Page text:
BodyCartography Project: staging collaboration in the Weisman galleries

Over the next few weeks, BodyCartography Project will perform and conduct research at WAM

Courtesy of Brittany Vickers

Courtesy of Brittany Vickers

by Maddy Folstein

When Boris Oicherman moved to Minneapolis a little over a year ago, he was looking for arts events to attend across the Twin Cities. As the Cindy and Jay Ihlenfeld Curator for Creative Collaboration at the Weisman Art Museum, finding inspiration was part of his job description.

Oicherman came across dance company BodyCartography Project’s staging of “felt room” at The White Page gallery. The three-hour long performance takes place mostly in darkness.

“I ended up moving for most of the time [and] I ended up sitting on one of the performers… There was a collaboration between [us], and she and I created our shared experience together,” Oicherman said. 

This month, BodyCartography Project and the Weisman are partnering for a series of performances, artist talks and campus research proceedings. The collaboration will run between July 11 and August 8.

The dance company will work with medical students in the field of embryology, the study of the first eight weeks of pregnancy. The research will combine dance-based knowledge with medical understanding.

“For most of us, [that time] is not something that we hold consciousness around at all,” said Olive Bieringa, co-founder and co-director of BodyCartography Project. “And yet, we have a cellular memory of having passed through these different formations and fluid spaces as we evolved. That memory still lives in our tissue.”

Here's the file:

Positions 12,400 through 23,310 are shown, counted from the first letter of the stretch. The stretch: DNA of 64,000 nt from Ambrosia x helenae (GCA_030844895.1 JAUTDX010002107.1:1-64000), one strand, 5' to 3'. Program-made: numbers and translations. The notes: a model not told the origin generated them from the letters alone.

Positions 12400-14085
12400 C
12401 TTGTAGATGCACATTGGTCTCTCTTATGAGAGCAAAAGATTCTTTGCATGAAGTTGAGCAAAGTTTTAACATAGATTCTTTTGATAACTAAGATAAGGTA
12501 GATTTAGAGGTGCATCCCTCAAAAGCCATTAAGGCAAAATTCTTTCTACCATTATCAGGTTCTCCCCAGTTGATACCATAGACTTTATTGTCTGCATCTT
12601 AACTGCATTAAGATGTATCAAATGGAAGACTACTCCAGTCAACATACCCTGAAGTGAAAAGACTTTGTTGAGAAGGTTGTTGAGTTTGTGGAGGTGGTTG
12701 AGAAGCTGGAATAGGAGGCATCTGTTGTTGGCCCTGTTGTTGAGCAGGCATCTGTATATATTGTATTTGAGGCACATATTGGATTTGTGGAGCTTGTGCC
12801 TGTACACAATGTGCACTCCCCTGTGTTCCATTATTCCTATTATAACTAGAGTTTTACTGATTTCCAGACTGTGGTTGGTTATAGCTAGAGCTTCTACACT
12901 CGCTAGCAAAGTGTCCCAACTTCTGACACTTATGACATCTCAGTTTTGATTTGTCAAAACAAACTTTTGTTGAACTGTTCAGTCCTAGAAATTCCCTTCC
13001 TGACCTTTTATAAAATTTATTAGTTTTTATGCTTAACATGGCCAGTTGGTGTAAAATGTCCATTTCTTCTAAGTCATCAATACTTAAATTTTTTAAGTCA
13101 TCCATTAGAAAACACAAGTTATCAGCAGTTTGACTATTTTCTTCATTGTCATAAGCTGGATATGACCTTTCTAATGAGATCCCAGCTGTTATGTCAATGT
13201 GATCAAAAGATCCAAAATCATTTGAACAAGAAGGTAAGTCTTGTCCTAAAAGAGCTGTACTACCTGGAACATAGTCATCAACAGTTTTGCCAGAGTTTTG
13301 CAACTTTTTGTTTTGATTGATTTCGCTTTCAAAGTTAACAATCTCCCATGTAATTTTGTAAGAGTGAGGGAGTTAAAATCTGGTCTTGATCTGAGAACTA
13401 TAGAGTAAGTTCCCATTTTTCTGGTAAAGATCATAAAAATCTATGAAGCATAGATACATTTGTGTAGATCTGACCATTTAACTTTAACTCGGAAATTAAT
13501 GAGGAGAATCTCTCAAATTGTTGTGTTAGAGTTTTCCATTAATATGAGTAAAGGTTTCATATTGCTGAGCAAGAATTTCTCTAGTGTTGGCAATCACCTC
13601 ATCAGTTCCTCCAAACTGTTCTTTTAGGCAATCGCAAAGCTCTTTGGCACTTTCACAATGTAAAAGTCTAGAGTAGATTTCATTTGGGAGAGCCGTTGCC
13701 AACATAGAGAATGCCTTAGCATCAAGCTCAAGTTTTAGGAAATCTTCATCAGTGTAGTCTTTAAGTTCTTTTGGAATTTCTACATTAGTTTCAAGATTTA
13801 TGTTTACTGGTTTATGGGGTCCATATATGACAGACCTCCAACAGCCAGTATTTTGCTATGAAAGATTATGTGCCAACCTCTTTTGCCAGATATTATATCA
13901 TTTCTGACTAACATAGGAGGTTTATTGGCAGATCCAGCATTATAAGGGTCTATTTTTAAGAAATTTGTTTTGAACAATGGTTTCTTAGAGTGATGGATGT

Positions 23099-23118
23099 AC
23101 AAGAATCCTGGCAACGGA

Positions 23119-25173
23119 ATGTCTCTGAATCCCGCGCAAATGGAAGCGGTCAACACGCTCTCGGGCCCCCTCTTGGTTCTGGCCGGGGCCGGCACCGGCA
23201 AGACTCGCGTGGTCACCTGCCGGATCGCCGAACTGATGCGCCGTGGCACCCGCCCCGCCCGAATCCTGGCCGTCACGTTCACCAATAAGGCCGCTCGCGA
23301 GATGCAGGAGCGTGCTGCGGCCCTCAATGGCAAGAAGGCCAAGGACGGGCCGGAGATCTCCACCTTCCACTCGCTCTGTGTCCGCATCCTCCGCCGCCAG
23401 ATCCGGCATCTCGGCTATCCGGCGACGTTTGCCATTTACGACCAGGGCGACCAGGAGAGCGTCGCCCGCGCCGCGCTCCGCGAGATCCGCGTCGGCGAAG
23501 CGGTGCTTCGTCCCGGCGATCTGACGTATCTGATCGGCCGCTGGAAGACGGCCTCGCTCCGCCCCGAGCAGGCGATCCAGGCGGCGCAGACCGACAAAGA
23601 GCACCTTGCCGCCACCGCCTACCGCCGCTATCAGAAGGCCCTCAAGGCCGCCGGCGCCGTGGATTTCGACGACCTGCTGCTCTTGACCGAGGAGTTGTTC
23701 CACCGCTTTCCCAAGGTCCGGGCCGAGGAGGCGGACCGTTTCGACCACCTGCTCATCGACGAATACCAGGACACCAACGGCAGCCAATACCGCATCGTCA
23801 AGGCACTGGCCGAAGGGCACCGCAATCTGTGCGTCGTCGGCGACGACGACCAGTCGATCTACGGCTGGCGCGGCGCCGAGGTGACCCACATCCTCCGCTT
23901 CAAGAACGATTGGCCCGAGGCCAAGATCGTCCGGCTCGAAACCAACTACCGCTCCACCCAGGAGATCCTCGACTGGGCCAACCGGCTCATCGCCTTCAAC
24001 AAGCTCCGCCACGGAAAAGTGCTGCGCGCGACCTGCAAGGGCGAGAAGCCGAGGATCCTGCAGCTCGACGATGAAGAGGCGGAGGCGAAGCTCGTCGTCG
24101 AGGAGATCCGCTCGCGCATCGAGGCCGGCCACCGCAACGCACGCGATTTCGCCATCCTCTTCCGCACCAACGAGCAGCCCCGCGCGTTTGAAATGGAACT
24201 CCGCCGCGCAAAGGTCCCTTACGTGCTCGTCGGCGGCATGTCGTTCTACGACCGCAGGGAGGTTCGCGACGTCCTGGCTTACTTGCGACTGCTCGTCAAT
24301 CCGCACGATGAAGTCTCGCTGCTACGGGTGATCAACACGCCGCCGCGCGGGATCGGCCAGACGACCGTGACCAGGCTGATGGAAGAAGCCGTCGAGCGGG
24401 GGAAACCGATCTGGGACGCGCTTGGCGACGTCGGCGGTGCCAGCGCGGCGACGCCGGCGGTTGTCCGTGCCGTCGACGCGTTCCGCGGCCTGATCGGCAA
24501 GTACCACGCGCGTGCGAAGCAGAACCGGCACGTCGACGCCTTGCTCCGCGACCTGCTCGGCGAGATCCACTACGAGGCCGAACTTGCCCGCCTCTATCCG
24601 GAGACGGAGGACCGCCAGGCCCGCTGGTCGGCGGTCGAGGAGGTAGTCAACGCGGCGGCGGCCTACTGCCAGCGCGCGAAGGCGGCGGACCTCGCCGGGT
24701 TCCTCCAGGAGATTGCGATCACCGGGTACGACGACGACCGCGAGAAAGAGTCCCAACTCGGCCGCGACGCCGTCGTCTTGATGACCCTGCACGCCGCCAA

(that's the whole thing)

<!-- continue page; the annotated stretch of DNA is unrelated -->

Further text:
Performances slated throughout the next few weeks will include “felt room,” staged at the Weisman in a much larger room than ever before. 

“In that space, you can really choose to be by yourself,” said Otto Ramstad, co-founder and co-director of BodyCartography Project.

Ramstad will also perform a solo work, “Lineage,” which sews together storytelling, dance and video.

“It’s putting in my history of dance, the teachers that I’ve had and the history of the development of experimental dance with my family heritage… I’ve been thinking about what has changed in the last 100 years — about how we live in our bodies.”

Another act, “action movie,” is a one-on-one dance performance that requires audience members to reserve their individual slot.

“It’s one performer and one audience member, and it’s a score where we invite the audience to open and close their eyes,” Bieringa said. “We really compose something for them, and it’s called ‘action movie’ so it’s like an action movie. It might be a quiet action movie.”

For the dancers, the prospect of working within academia is exciting. The form and result of the work has yet to be discovered. 

“I don’t know what the outcome is, but we have these very interesting initial places to begin in,” Bieringa said. “It’s not very often that you get invited in to have a conversation with people in academia without having to be in the institution.”

BodyCartography Project is an ideal fit for the creative collaboration space at the Weisman, Oicherman said. 

“[Collaboration] is a state of mind — of awareness that you exist in very particular contexts and you need to work with those contexts,” he said. “You and a context are always collaborating, which is the kind of choreography that BodyCartography is doing… It’s always collaboration with the public. It’s collaboration with each other. It’s collaboration with the environment.”